Suddenly the TV screen turned to snowy static and the house became thick with the massive shattering din of a hundred broken chandeliers and more terrible still; the piercing scream of a small child. In an instant, under magnetic - not kinetic energy Anita was out the side door and in the back yard to find Gina. With the shattering sound still filling Judi's head and instant terror robbing everything but shear reflex, she followed. Coming around the corner she was hit by a second volley of shock. Gina was being scooped up by her mother. Her head and features were hidden in a crimson ocean of blood and lying against the swing set was the fallen TV antenna.
It was a violent and random image that Judi collided with as she rounded that corner. Her mouth went dry and her pupils shrank and she saw nothing but black dots around her head and heard only distant ringing for a moment. When her sight returned, her mother and Gina had vanished. With a short cry and pounding heart, she suppressed her tears and ran back into the house to find her grandmother.
"What happened dear?" her grandmother sobbed, trembling and shaken when Judi came in wide-eyed and breathing heavily.
"Don't worry grandma," Judi lied, "Gina is ok, she just got cut on her arm by the TV antenna and it scared her; that's all," she said hugging her grandmother and trying to prevent her from panicking.
Grandma said, "Anita and Gina just went off with Mrs. Brethour in her car. It looked like there was a lot of blood..."
"She'll be OK grandma," Judi persisted. "Some cuts bleed an awful lot. Gina was crying and she didn't pass out or anything. She'll be OK." Judi felt ill and exhausted and sat on the couch leaning on her grandma's shoulder for some time. Her memory could never supply the details of the ensuing several hours. Thinking returned later that night. In bed, the only additional memory she had was of her father coming home from the hospital to assure everyone that Gina's head injury was going to be OK and that there would be no brain damage. Luckily, a plastic surgeon had been on hand to sew back the large flap of scalp that had been turned back by the wisp of contact it had made with the TV antenna. Under her blankets in the dark quiet of her bedroom, Judi came back to stinging consciousness in a violent shuddering from head to toe. In a convulsion of tears and terror she experienced again what had left her numb for so many hours.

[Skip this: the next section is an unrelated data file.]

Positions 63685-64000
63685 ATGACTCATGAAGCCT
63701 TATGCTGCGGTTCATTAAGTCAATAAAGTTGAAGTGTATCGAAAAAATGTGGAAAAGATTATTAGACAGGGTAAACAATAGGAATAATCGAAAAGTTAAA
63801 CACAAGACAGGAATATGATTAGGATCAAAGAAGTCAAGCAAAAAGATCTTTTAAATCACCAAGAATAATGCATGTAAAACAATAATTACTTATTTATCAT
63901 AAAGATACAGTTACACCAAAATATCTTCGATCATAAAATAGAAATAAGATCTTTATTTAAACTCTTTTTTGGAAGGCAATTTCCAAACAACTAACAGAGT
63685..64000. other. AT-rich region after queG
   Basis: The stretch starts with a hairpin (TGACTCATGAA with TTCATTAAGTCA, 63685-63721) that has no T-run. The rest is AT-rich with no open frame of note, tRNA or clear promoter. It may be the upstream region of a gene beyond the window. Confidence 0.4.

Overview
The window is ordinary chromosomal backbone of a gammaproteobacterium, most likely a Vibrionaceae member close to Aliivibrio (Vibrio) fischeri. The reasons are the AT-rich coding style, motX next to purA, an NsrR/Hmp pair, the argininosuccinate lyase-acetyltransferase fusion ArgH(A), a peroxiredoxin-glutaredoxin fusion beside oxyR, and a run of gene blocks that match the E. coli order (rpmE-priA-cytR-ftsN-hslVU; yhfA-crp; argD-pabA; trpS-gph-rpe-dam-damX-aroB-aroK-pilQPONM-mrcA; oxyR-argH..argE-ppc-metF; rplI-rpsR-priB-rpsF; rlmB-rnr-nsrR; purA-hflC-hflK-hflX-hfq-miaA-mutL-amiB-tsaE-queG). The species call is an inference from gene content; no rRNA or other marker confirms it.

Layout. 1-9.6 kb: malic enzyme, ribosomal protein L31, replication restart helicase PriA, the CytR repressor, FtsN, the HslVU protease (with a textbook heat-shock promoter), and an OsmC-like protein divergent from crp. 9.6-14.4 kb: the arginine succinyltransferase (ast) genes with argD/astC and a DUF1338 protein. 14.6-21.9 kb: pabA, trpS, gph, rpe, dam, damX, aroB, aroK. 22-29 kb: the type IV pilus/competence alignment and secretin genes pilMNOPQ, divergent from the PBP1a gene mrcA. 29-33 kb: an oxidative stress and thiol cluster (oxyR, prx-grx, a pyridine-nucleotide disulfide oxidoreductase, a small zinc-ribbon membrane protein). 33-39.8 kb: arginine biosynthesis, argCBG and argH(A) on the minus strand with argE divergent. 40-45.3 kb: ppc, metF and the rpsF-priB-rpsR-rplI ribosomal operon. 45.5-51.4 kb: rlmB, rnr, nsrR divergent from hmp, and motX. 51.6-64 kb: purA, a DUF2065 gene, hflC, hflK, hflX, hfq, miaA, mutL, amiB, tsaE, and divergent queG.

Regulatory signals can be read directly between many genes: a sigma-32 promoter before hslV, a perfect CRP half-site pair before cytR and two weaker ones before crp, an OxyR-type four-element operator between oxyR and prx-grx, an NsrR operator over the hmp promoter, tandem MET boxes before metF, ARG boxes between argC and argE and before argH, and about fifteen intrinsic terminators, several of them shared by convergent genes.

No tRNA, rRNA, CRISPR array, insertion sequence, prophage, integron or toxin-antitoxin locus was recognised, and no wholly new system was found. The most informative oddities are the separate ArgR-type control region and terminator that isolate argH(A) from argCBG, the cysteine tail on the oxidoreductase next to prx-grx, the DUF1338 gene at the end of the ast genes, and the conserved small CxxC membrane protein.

The techni-colour memory of Gina's accident stood out in stark contrast to what were mainly sepia-tinted recollections of Judi's childhood. While reflecting upon Donnie's black and white impression of past experiences, she could only agree with her son to a very specific point – the point that divides life's mere pleasantries and exasperations from its ecstasies and desolations. She crossed that point for the first time at 15 – one year older than Donnie was now. Since that first traumatic splay of colour on her life's canvass there had been many more. And that's not necessarily a bad thing she reasoned. We would be pretty drab compositions without the events that punch up the background of our lives with colourful scenery. They are the reveille call that brings us to attention, for good or bad, and awakens us from our floating black and white dreams to vibrant earthly engagement. They mark our journey through life and tell us through our pain or joy or trauma that we have lived or, more importantly, that we have survived – and triumphed.
Judi's fair-haired son had yet to come to this realization. In the fullness of time, he would embellish his own canvass with a heart-rending mosaic of original virtuosity and in deference to Life that brooks no interference, she would stand back admiringly and watch him paint.